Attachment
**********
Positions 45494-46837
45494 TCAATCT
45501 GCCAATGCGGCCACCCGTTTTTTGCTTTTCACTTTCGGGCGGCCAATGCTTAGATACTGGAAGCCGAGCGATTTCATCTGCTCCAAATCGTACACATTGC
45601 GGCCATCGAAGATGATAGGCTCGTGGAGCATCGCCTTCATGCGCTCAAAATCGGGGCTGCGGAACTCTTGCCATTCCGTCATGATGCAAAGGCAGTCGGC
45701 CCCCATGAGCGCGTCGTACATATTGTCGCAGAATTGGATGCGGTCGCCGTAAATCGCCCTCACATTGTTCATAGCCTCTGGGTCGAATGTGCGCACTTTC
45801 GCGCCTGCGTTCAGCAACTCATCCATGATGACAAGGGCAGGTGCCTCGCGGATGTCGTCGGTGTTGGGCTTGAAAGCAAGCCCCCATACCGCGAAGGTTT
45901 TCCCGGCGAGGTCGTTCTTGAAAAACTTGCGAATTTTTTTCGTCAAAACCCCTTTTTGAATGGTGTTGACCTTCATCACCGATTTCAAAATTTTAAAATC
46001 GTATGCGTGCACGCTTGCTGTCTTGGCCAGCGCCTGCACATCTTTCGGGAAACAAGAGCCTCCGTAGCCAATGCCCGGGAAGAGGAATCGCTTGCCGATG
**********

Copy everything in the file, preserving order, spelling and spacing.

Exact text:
Positions 45494-46837
45494 TCAATCT
45501 GCCAATGCGGCCACCCGTTTTTTGCTTTTCACTTTCGGGCGGCCAATGCTTAGATACTGGAAGCCGAGCGATTTCATCTGCTCCAAATCGTACACATTGC
45601 GGCCATCGAAGATGATAGGCTCGTGGAGCATCGCCTTCATGCGCTCAAAATCGGGGCTGCGGAACTCTTGCCATTCCGTCATGATGCAAAGGCAGTCGGC
45701 CCCCATGAGCGCGTCGTACATATTGTCGCAGAATTGGATGCGGTCGCCGTAAATCGCCCTCACATTGTTCATAGCCTCTGGGTCGAATGTGCGCACTTTC
45801 GCGCCTGCGTTCAGCAACTCATCCATGATGACAAGGGCAGGTGCCTCGCGGATGTCGTCGGTGTTGGGCTTGAAAGCAAGCCCCCATACCGCGAAGGTTT
45901 TCCCGGCGAGGTCGTTCTTGAAAAACTTGCGAATTTTTTTCGTCAAAACCCCTTTTTGAATGGTGTTGACCTTCATCACCGATTTCAAAATTTTAAAATC
46001 GTATGCGTGCACGCTTGCTGTCTTGGCCAGCGCCTGCACATCTTTCGGGAAACAAGAGCCTCCGTAGCCAATGCCCGGGAAGAGGAATCGCTTGCCGATG